It is often claimed that the Bible never explicitly says anyone will cease to exist (since the ubiqitous references to the lost being destroyed use words that technically don’t have to always mean absolute annihilation 100% of the time). Because it does not explicitly say that all men do not exist forever, it is argued then that it must teach eternal existence of all people.
Granted, the Bible doesn’t use that exact phrase, but as I show in “The Bible Teaches Annihilationism,” and as is shown in many books and articles on the subject, the Bible does affirm that the lost will be destroyed completely and done away with. Furthermore, the arguments that the Bible teaches eternal torment and the eternal existence of all people, based largely on a handful of passages and on tradition, are flimsy and inaccurate. Most relevant here, the traditionalist argument suffers from the same element of ambiguity (only more so). For the biblical exegesis behind my claims…just read the darn thing already (or any number of other books and articles, though mine is free which gives it an advantage).
I address this argument for traditionalism that goes to the effect of “if the Bible wanted to say annihilation, it would have been clearer” in “The Bible Teaches Annihilationism.” Below is that section [as originally written at the time of the original publication of this post]
NOTE: In my essay, this section comes towards the end, after all biblical arguments for eternal torment have been refuted, and after most of the biblical arguments for the annihilation of the lost have been laid out. I have included references to sections from the paper where more information on my claims can be found.
Dealing with Ambiguity – Summing Up Destruction
Some may still ask, “well, why didn’t the Bible authors just say ‘the damned will cease to exist completely and will never come back and will be completely destroyed and gone for ever and ever’?” Aside from pointing out that some would probably still believe in eternal torment even then, I would simply ask why they never explicitly say anything about everlasting torment in any piece of straightforward writing (or for that matter, anything other than Revelation 20:10, which was dealt with in Section XII)?
One may be quick to point out the ambiguity in the verses on destruction, but the sword cuts both ways. Paul could have stated annihilation a little more clearly, but he could have been way clearer in speaking of torment. The arguments from silence against annihilation pale in comparison to those against traditionalism. Where are the lurid details of Hell that we see in the Qur’an? When does our heavenly Father, the only true God, say “those who reject our Signs, We shall soon cast into the Fire: as often as their skins are roasted through, We shall change them for fresh skins, that they may taste the penalty” (Yusaf Ali Translation, Surrah 4:56)? In what book of the Bible do we find “Sinners In The Hands Of An Angry God” (which for those who don’t know, is a sermon about Hell by Jonathan Edwards, a preacher from the Great Awakening period who makes today’s most fire-and-brimstone preachers look like little girls dressed as sunflowers)? Why, if the Bible meant to describe conscious existence in a state of horrifying pain that never ends, would it describe the fate of those damned with descriptions of death, pictures of utter annihilation, words that at best for the traditionalist are ambiguous and often do refer to death and utter destruction, all the while failing to mention torment, eternal conscious existence, and other important details?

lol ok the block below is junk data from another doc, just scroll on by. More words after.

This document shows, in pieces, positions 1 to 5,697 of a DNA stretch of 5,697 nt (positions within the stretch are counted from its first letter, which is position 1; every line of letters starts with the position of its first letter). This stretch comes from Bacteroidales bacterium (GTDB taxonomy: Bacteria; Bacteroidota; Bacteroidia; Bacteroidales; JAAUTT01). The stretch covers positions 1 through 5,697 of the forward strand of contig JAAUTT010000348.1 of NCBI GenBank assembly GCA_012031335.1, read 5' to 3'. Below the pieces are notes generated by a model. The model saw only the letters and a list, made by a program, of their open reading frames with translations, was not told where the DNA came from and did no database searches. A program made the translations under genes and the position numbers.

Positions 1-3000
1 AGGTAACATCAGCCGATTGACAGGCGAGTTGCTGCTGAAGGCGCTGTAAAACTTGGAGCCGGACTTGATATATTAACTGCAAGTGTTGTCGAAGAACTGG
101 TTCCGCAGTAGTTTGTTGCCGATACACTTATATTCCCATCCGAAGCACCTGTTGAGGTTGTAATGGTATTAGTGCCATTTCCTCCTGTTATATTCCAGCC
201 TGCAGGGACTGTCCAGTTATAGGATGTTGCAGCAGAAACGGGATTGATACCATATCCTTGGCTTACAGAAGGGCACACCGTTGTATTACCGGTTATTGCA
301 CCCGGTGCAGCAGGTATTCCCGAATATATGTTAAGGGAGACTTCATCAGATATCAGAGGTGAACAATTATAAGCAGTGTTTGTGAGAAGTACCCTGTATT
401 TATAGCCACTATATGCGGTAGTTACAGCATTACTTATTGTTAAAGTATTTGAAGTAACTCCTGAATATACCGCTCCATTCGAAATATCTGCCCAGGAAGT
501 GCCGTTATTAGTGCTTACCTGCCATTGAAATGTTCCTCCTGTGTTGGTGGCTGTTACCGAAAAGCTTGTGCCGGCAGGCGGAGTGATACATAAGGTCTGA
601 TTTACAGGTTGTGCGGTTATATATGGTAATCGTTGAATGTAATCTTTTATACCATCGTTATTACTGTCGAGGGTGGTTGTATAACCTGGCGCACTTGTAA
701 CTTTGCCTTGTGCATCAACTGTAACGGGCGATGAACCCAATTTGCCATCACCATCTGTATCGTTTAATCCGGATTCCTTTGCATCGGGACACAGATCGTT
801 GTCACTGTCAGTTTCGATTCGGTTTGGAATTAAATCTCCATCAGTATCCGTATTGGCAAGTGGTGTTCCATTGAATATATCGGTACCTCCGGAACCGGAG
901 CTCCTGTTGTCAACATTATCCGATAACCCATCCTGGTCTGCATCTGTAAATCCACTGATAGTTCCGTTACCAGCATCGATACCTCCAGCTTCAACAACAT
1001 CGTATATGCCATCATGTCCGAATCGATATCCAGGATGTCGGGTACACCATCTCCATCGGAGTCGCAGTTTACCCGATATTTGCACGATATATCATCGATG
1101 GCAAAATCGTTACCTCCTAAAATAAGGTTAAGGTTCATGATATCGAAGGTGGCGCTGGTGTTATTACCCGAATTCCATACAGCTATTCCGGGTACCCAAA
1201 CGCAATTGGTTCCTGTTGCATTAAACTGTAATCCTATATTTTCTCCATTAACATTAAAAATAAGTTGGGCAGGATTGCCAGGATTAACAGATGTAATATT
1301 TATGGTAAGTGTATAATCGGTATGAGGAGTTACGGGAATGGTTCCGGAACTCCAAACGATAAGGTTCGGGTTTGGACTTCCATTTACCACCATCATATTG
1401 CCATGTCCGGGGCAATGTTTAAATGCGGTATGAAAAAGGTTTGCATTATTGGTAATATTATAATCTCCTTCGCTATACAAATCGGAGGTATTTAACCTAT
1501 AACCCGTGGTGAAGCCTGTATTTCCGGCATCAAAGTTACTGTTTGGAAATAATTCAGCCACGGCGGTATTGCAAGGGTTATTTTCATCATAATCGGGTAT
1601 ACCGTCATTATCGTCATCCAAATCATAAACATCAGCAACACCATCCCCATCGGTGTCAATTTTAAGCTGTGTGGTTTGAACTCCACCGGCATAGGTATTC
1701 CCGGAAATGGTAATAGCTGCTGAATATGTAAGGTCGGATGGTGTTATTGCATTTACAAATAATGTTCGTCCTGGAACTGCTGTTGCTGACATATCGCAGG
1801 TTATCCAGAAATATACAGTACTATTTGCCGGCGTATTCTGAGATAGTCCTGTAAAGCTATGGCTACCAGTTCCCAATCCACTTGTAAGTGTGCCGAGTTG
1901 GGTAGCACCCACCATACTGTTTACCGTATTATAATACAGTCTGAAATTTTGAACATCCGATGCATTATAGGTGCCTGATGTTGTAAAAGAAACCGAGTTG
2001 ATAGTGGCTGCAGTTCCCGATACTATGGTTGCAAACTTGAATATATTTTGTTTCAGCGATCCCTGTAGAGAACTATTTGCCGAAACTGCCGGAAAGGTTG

The Bible is at times ambiguous, but the fact that ambiguous terms are often used to describe the lost doesn’t prove eternal torment. The fact that the terms are ambiguous means that they don’t clearly say either one (or else they wouldn’t be ambiguous). The times when the Bible is clear, what is said? Immortality is inherent to God only (Section VII) and something men must seek (Section XXVIII, with qualifications). Sodom and Gomorrah and dry chaff thrown into a furnace are all used explicitly as direct examples of the lost (Sections XXIX and XXX). Even the parables of the lost that traditionalists point to, many of which I don’t think are even eschatological, almost always involve the figure representing God slaying the damned (Section XXVI). The pictures of exclusion (“outer darkness,” being kept out of the Kingdom etc.), which for some reason people fallaciously assume must mean a conscious existence, all involve the person being slain or deprived of the source of physical life (such as the tree of life in Revelation) (Section XXVIII).
So despite the fact that the Bible never says anything quite as clear as say, the early church father Irenaeus of Lyons (Section X), the ambiguity argument comes back to bite the traditionalist even harder.
(Originally published 06/11/2011:http://3-ringbinder.blogspot.com/2011/06/if-bible-wanted-to-teach.html. Immaterial changes have been made).